Geological Fireworks: The Science Behind 4th of July Spectacles

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Fireworks! Colorful, vibrant bursts that ignite the sky with celebration! They just wouldn’t be possible without geology. Let’s learn about geological fireworks: the science behind the 4th of July spectacles.Geological Fireworks: The Science Behind 4th of July Spectacles

Metals are a Type of Mineral

Metals are a type of mineral, and they’re a significant aspect of geology. They have properties that benefit our bodies nutritionally, that’s for sure. Several of them are simply beautiful to collect and admire for their uniqueness, and to remind us of the creativity of our Creator God. However, that’s not all we can enjoy about metals. As individuals have learned to govern their use in a variety of ways they have figured out how to create something beautiful that multiple individuals can enjoy all at one time—the spectacular display of fireworks. Displays that developed over centuries. Let’s take a quick jaunt through history as we get down to the color science of fireworks.

The Original Creators of Fireworks

Historians attribute the Chinese with the invention of fireworks; they have reason to believe they go as far back as the second century B.C. in ancient Liuyang, China. In fact, “[i]t is believed that the first natural “firecrackers” were bamboo stalks that when thrown in a fire, would explode with a bang because of the overheating of the hollow air pockets in the bamboo. The Chinese believed these natural “firecrackers” would ward off evil spirits.(1)

Chinese alchemists combined potassium nitrate, sulfur, and charcoal, resulting in an early form of gunpowder. The resulting color of that mixed powder was black. The firework pop was there, but color and aerial display were yet to arrive on the scene.

Europe Advance Firework Displays

A New Field of Science

With the advent of fireworks, a new field was created: Pyrotechnician. This is a career in the art of fireworks which combines both science and art. Additionally, it is a field of imagination because it entails creative application of science and art for firework displays.

Italy’s Contribution to the History of Fireworks

In the 13th century, the idea of fireworks made its way to Italy. Historians attribute the Italians, in the 15th century, with being the first to manufacture fireworks. By this time, they were dull gold displays of light.

France’s Contribution to the History of Fireworks

  • Dramatic Displays

Key individuals who further developed fireworks were among the Ruggieri family. This family moved to France from Italy in 1739. They were pyrotechnicians for King Louis XV. The Ruggieri family is who created theatrical aspects to firework displays.

  • Brighter Displays

With fireworks in France, French chemist, Claude Louis Berthollet discovered how to make fireworks burn brighter. In 1787, he discovered potassium chlorate. Remember that before this discovery, fireworks were a dull gold. However, potassium chlorate is a powerful oxidizer and that is the key reason behind having bright fireworks.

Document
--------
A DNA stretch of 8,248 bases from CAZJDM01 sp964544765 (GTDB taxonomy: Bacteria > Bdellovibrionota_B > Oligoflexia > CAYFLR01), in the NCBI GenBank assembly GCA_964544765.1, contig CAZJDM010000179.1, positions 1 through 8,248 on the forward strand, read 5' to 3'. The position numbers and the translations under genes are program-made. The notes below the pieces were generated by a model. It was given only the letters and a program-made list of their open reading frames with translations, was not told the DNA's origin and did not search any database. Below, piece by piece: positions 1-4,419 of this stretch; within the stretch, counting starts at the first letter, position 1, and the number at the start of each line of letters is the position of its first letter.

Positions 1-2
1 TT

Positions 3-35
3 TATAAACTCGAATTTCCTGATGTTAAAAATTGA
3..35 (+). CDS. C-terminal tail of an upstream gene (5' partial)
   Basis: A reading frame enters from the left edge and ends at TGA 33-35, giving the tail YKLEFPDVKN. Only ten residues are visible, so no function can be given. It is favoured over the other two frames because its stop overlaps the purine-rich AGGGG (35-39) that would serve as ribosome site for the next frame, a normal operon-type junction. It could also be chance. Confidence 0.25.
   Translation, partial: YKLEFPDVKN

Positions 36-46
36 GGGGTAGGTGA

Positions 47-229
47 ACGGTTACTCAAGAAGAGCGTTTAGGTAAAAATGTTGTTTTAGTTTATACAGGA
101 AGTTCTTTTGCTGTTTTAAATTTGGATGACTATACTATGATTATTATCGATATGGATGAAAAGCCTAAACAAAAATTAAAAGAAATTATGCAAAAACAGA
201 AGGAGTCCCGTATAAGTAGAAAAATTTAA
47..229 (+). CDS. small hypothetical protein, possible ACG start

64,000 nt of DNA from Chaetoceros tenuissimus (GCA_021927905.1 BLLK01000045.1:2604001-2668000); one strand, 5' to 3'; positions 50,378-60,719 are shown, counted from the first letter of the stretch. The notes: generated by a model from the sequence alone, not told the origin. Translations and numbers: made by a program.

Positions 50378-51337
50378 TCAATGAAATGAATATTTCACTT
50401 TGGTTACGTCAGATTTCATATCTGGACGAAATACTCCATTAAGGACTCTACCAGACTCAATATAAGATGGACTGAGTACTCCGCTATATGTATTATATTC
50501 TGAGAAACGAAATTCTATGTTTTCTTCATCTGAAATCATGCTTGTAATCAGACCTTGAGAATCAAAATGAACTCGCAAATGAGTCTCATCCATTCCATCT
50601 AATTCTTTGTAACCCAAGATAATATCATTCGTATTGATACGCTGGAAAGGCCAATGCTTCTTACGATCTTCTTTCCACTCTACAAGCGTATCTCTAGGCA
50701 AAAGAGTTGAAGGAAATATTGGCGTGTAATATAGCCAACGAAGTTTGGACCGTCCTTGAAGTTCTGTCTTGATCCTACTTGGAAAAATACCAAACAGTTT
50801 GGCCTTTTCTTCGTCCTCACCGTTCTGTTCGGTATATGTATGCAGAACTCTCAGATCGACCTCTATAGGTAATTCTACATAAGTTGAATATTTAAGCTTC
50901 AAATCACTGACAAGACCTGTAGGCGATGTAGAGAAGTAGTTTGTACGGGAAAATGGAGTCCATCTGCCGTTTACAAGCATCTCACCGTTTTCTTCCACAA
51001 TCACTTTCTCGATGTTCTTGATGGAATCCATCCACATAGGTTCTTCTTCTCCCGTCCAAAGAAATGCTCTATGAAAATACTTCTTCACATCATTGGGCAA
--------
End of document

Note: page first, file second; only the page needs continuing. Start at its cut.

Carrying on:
Fireworks Come to America

It’s in the year 1730 that fireworks make their way to the American Colonies. This is when they’re displayed for all to see in celebration of America’s Independence. And this tradition was started thanks to John Adams. In fact, he wrote the following to his wife Abigail in a letter:

“This day will be most memorable in the history of America,” he predicted. “I am apt to believe that it will be celebrated by succeeding generations as the great anniversary festival… It ought to be solemnized with pomp and parade… bonfires and illuminations [fireworks]… from one end of this content to the other, from this time forward forevermore.”(3)

Colorful Fireworks are Invented

The baton of development passed back to the Italians, and in the early 1800’s they discovered how to make colorful fireworks by combining chlorinated powder and particular metallic salts, a result of the science of color.

The Science of Color and Fireworks

The following is a list of metallic salts and the color each produces:

  • strontium = red
  • calcium = red
  • barium = green
  • copper = blue
  • sodium = yellow
  • titanium = white
  • potassium = purple

Of course, using potassium chlorate as an oxidizer makes the hues brighter.

In particular, there must be a proper mixture of chemicals to produce the desired effect. It takes a certain amount of energy to excite electrons and give various colors of light. Additionally, there must be a proper combination to maintain the right temperature and wavelength for the desired color. With that in mind, blue is the most challenging color to achieve because a certain high temperature needs to be stable to produce it.

We hope your family enjoys honoring God’s principle of Liberty, and the beautiful displays of fireworks during Independence Day celebrations. Furthermore, we hope you are thankful to God for the truth, beauty, and goodness on display because of His creative and wise design. Have a safe and happy Independence Day!

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Footnotes

1: History of Fireworks, American Pyrotechnics Association, https://www.americanpyro.com/history-of-fireworks

2: European Fireworks in the 18th and 19th Century, by By Megan Finely, Curatorial Assistant, Thu, Jul 01, 2021 at 12:45AM, Museum of Arts and Sciences, https://www.moas.org/European-Fireworks-in-the-18th-and-19th-Century-1-10538.html

3: Letter from John Adams to Abigail Adams, 3 July 1776, p. 3, https://www.masshist.org/digitaladams/archive/doc?id=L17760703jasecond

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